Mendelsohn: I couldn’t tell you when I got a copy of the Violent Femmes’ self-titled debut. I don’t even know where I bought it or why (it probably had something to do with “Blister in the Sun”). I don’t even recall listening to this album all that much. But going back to it for this week’s edition of Counterbalance, I realized that I had done an adequate job of internalizing the record. And then I had something of an epiphany as it dawned on me that the Violent Femmes may have very quietly been one of the most important rock bands of the 1980s, if not the past quarter century. Not so much for the band’s surprisingly varied catalog of material but for their legacy and the idea that a three-piece acoustic punk band is a viable vehicle for rock music. They are one rock band in a long line of rock bands who celebrated the simplicity of pop music from the fringes, attacking convention with a mix of humor and violence.

What’s your take, Klinger? Is the Violent Femmes’ debut worthy of its No. 304 ranking on the Great List?

by Jennifer Makowsky

29 Oct 2014

In pagan times, Halloween or “Samhain“, meaning “summer’s end“ in Gaelic, marked the time of year when people believed the boundaries between the physical and supernatural worlds were at their thinnest. They built bonfires and wore masks to communicate with spirits and prepare for the coming winter. These days, while Halloween often means getting a tarty costume from Spirit Halloween and a pumpkin-flavored latte at your favorite coffee shop, it remains the most bewitching time of year. The air sharpens and cools and the leaves blush and drop to the ground. As the daylight gets a little shorter, and the shadows get a little longer, Halloween lurks just around the corner.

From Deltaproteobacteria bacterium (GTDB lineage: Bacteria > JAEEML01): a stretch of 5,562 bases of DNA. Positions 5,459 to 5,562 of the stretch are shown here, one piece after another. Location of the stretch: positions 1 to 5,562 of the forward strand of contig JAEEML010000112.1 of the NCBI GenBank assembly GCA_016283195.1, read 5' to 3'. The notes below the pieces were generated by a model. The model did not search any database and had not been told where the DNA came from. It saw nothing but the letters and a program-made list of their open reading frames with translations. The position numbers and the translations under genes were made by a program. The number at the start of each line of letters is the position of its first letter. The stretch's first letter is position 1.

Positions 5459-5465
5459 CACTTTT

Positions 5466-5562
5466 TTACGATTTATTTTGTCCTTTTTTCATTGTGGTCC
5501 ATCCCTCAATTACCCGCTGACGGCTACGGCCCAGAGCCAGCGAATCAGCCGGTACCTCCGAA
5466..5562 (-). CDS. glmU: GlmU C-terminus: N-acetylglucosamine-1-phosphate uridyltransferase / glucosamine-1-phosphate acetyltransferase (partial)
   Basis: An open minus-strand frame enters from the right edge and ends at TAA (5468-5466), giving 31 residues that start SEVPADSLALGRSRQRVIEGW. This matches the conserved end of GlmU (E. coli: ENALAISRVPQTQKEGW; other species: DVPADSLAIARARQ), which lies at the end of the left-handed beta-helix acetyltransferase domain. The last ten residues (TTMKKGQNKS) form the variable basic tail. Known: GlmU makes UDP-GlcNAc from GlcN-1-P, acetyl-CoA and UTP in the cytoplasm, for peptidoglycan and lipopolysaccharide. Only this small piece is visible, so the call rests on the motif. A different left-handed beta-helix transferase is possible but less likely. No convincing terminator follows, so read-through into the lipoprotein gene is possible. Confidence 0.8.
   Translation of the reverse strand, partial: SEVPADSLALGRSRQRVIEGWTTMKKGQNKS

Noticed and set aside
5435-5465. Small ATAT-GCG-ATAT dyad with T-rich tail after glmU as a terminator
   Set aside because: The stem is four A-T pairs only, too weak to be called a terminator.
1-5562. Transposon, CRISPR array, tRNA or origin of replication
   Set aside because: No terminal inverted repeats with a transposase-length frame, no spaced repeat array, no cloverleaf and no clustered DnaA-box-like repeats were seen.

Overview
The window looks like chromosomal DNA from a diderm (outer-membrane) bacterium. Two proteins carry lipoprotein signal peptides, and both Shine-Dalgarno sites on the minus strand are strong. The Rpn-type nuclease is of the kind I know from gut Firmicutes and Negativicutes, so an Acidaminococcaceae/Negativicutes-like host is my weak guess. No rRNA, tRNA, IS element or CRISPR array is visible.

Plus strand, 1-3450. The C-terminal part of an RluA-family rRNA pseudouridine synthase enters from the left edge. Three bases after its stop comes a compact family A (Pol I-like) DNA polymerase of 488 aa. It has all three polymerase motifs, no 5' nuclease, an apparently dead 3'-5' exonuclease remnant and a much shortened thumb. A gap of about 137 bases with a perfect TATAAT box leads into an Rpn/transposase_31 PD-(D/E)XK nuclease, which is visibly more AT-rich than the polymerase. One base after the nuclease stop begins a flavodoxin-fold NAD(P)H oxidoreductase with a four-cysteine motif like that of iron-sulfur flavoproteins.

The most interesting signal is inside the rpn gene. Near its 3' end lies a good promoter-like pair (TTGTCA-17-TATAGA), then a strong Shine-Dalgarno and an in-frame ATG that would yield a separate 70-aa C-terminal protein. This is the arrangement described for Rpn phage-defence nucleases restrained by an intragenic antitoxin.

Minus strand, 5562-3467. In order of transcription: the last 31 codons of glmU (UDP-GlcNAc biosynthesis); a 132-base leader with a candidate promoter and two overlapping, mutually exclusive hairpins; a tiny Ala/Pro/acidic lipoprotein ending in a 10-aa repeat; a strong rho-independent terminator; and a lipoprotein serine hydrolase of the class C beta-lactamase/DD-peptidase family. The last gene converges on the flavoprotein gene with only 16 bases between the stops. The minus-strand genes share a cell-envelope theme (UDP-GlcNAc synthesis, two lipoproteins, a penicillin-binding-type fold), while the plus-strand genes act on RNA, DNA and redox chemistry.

Before you go out to your favorite haunted house or visit your favorite witchy woman this year, be sure to have the proper monster music handy. The supernatural has inspired some exceptional and creative tunes, so it’s not difficult to find the perfect song to spice up a dark autumn evening. The following list includes 12 solid staples, comprised of classics as well as a few lesser-known tracks, to add to your playlist this Halloween. Well-known or not, they all capture the essence of Halloween, from the nostalgia of childhood trick-or-treating to the superstitions we still harbor as adults. While this list is only 12 songs long, there are numerous spooky numbers that could have been added to it, so feel free to add your Halloween favorites in the comments section below.

by Sean Murphy

28 Oct 2014

Photo: JACK BRUCE by
Heinrich Klaffs.

The recently-departed Jack Bruce could have had no complaints. He made history, he made records that made people happy, and he made some money along the way. Still, as one-third of the first ever “super group”, Cream, he was never a true superstar—not that he had designs on being one. Ultimately, he was bass player’s bass player, a singer’s singer, a songwriter’s songwriter and, above all, a music aficionado’s musician. Jack Bruce was, to invoke an inevitable cliché, the consummate professional: curious, seldom satisfied, always striving, ever-developing. Decades after he secured his legend, he kept on going, because that’s what the real legends do.